Instead of wallowing in negative emotions, Michelle made herself busy by becoming part of the Carl A. Fields Center, which was previously called the Third World Center. The group, which is both cultural and academic, supported students considered as a minority. Michelle got involved in its daycare center that also helped in offering tutorials to older children after school.
After Princeton, she applied to Harvard Law School to get her Juris Doctor degree. This is where she found the answers to the questions bugging her during her time at Princeton, i.e., should she keep the identity that Princeton was able to instill or remain as her parents’ daughter. To this, Michelle concluded that she could be black and brilliant at the same time.
She became an advocate for the rights of minority groups, while at Harvard. She also assisted low-income tenants faced with legal housing woes, while working at the Harvard Legal Aid Bureau. She attributes all the opportunities she had to her education.
Michael Lavaughn Robinson’s Personal Life
Michelle lost her father in 1991, due to complications to his health. She would always refer to the loss as the “loss in scar” and “hole in my heart.” However, her father’s memories served as her biggest motivation in life.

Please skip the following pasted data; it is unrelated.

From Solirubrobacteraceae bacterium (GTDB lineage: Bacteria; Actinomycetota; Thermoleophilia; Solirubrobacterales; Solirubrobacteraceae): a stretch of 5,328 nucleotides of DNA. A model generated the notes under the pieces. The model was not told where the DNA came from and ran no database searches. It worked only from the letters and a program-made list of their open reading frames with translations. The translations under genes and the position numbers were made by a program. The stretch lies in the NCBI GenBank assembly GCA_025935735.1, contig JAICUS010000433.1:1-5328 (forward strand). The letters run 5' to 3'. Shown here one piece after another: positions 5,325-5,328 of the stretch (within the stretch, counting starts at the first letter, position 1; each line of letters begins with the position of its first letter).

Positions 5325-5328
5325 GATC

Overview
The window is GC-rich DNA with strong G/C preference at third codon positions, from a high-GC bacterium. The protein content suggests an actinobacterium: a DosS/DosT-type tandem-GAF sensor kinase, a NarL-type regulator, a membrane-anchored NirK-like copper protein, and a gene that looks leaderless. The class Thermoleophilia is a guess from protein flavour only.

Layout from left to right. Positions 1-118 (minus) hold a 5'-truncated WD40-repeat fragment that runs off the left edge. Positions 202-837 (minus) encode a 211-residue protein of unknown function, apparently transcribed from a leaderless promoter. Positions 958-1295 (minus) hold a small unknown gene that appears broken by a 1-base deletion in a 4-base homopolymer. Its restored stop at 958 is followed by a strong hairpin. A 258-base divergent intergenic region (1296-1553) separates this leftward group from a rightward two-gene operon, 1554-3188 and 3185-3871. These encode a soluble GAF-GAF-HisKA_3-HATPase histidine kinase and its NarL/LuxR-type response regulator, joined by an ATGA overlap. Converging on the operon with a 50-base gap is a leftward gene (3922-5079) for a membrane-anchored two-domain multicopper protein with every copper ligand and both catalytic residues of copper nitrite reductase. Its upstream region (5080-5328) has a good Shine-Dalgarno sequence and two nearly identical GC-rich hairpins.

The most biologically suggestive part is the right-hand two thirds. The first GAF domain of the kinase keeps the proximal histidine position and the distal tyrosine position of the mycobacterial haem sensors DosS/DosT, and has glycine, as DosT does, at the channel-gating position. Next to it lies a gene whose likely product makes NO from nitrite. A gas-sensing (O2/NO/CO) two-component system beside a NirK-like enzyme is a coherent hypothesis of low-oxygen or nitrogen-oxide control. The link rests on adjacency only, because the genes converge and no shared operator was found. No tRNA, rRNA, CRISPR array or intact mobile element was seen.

She met Barack Obama at the law firm, Sidley Austin LLP, and they were among the few African Americans employed there. Barack was a summer associate and Michelle was tasked as his mentor. They would frequently go out to business lunches, but Barack got Michelle’s attention when they both attended a community organization meeting.
Michelle did not plan to fall in love. She often told her mother that she would rather focus on her work. In 1989, they went for their first date where they watched the Do the Right Thing film by Spike Lee. Barack said that they were opposites at first. This is because he was adventurous while Michelle had stability which she got from her supportive family. They tied the knot three years later.